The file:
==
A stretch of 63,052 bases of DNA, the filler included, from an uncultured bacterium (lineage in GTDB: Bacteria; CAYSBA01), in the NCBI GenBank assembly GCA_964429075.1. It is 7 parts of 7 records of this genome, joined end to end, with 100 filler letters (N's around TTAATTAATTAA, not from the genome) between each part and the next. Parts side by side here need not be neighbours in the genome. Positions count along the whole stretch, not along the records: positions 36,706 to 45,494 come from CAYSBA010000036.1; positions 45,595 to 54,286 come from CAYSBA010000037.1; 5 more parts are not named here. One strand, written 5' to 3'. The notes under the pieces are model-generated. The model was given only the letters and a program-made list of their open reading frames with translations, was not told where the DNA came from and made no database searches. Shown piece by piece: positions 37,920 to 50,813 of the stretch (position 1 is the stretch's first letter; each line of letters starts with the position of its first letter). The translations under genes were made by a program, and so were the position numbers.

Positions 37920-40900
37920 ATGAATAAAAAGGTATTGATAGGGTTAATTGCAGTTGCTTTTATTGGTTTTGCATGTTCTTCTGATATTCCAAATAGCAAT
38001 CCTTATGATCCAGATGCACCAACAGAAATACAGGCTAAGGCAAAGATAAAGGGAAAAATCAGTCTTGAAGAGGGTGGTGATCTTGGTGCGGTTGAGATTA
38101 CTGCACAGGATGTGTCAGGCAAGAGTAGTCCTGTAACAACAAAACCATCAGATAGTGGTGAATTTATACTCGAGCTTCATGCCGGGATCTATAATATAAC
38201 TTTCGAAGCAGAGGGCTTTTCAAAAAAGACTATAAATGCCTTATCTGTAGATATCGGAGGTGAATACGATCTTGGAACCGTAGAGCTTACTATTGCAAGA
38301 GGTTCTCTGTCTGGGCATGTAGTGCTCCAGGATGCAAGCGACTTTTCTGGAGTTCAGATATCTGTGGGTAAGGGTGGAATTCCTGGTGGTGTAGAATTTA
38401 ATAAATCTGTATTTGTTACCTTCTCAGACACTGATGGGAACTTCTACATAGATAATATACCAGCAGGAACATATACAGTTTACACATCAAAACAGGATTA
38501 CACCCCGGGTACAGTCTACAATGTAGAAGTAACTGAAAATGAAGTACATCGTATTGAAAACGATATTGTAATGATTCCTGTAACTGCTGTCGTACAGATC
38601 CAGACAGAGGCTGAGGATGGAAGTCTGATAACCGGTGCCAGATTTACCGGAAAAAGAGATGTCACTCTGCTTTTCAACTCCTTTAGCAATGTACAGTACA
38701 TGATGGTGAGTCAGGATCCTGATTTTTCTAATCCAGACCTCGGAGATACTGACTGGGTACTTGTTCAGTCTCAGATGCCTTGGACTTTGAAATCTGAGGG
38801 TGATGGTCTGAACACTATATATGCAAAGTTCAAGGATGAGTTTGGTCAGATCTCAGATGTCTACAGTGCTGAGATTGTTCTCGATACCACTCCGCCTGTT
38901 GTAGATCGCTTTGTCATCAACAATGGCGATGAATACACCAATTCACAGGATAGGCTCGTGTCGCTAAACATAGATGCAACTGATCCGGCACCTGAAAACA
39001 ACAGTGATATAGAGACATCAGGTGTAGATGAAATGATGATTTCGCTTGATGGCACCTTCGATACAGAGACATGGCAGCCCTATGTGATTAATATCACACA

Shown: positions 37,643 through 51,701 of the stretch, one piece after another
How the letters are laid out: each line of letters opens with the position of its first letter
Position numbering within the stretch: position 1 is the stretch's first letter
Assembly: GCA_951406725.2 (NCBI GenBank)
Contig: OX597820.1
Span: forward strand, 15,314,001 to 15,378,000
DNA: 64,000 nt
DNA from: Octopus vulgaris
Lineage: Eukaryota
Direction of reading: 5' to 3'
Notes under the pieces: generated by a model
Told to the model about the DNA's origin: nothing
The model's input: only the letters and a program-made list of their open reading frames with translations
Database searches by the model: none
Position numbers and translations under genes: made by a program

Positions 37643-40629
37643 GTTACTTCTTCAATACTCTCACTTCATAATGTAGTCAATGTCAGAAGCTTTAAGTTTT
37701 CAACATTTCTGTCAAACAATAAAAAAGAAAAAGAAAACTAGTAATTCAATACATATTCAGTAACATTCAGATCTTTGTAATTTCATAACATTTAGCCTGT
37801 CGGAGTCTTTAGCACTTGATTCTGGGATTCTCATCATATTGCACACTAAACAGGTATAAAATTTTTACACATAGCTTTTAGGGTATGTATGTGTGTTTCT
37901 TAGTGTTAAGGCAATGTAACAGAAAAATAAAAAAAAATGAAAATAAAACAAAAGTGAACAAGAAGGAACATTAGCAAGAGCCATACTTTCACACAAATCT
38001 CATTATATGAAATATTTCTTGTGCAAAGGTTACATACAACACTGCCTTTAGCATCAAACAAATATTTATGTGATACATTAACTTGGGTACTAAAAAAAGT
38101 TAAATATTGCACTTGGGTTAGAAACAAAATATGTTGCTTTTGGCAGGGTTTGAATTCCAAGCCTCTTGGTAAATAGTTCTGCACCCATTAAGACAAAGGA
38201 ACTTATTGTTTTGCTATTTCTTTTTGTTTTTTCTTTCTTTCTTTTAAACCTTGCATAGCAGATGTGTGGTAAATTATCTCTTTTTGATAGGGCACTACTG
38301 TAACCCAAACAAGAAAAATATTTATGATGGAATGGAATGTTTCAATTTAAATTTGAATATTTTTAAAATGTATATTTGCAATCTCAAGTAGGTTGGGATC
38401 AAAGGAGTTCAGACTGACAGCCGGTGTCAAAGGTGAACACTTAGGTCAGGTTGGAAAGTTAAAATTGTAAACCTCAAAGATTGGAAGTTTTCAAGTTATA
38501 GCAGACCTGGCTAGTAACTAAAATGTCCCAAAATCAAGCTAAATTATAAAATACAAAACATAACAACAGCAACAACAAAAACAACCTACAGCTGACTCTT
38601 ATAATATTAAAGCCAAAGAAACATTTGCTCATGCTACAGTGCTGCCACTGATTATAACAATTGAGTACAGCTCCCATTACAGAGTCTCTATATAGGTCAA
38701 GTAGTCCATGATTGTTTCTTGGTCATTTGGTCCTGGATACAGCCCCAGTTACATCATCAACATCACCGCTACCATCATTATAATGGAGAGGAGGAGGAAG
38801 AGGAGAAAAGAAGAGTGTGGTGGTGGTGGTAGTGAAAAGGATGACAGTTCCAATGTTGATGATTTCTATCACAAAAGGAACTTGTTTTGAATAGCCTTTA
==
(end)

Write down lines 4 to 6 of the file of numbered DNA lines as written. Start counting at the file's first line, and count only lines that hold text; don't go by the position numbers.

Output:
38001 CCTTATGATCCAGATGCACCAACAGAAATACAGGCTAAGGCAAAGATAAAGGGAAAAATCAGTCTTGAAGAGGGTGGTGATCTTGGTGCGGTTGAGATTA
38101 CTGCACAGGATGTGTCAGGCAAGAGTAGTCCTGTAACAACAAAACCATCAGATAGTGGTGAATTTATACTCGAGCTTCATGCCGGGATCTATAATATAAC
38201 TTTCGAAGCAGAGGGCTTTTCAAAAAAGACTATAAATGCCTTATCTGTAGATATCGGAGGTGAATACGATCTTGGAACCGTAGAGCTTACTATTGCAAGA